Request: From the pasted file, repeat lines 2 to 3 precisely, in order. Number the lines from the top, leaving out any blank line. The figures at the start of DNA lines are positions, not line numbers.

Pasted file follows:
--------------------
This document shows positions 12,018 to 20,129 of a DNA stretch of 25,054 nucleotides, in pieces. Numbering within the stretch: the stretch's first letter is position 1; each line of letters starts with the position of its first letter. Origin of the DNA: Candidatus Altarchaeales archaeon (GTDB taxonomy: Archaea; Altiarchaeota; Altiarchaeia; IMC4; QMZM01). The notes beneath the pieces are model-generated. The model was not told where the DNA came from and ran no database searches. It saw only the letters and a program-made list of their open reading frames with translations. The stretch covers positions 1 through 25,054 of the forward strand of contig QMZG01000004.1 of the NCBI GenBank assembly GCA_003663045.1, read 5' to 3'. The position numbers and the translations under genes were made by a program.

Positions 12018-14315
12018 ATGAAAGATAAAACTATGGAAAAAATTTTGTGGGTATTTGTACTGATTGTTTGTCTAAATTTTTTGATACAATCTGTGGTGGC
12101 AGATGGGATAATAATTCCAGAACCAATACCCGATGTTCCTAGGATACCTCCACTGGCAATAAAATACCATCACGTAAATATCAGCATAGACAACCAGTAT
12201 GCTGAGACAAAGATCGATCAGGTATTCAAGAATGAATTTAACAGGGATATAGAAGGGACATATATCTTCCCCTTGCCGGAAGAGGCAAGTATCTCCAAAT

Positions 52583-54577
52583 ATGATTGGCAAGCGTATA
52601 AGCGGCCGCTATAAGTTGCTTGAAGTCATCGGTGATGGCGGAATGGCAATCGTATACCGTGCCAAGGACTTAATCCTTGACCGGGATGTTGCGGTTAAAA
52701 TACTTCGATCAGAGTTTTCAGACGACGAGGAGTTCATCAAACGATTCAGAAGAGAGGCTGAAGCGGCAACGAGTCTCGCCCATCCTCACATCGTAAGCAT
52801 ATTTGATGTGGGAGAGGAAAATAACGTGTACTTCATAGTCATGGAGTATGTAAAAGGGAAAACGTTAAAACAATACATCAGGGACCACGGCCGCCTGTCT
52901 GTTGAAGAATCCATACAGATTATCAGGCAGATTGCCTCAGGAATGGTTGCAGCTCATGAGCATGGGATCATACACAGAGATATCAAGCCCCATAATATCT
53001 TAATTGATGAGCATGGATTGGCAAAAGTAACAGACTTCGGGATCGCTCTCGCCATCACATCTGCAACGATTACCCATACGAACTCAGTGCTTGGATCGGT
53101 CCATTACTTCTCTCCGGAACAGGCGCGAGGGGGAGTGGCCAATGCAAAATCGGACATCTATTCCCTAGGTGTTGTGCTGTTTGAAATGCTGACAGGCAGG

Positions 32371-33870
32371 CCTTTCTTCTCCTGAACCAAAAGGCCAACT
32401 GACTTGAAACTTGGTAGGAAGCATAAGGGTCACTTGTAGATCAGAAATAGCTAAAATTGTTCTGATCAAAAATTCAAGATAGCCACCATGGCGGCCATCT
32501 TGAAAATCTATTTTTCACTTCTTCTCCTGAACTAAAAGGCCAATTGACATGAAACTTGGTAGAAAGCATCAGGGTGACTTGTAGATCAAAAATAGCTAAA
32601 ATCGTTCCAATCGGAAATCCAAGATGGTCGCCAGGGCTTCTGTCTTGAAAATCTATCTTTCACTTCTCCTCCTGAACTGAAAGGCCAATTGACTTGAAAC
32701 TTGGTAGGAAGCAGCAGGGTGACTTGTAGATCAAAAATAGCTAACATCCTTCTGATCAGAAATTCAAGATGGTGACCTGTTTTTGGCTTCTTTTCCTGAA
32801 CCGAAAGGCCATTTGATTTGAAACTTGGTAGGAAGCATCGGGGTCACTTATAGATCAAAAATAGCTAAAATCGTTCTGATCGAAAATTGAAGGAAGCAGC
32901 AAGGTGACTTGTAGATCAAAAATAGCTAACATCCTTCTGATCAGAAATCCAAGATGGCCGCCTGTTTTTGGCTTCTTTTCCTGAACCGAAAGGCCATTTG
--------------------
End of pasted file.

Positions 12018-14315
12018 ATGAAAGATAAAACTATGGAAAAAATTTTGTGGGTATTTGTACTGATTGTTTGTCTAAATTTTTTGATACAATCTGTGGTGGC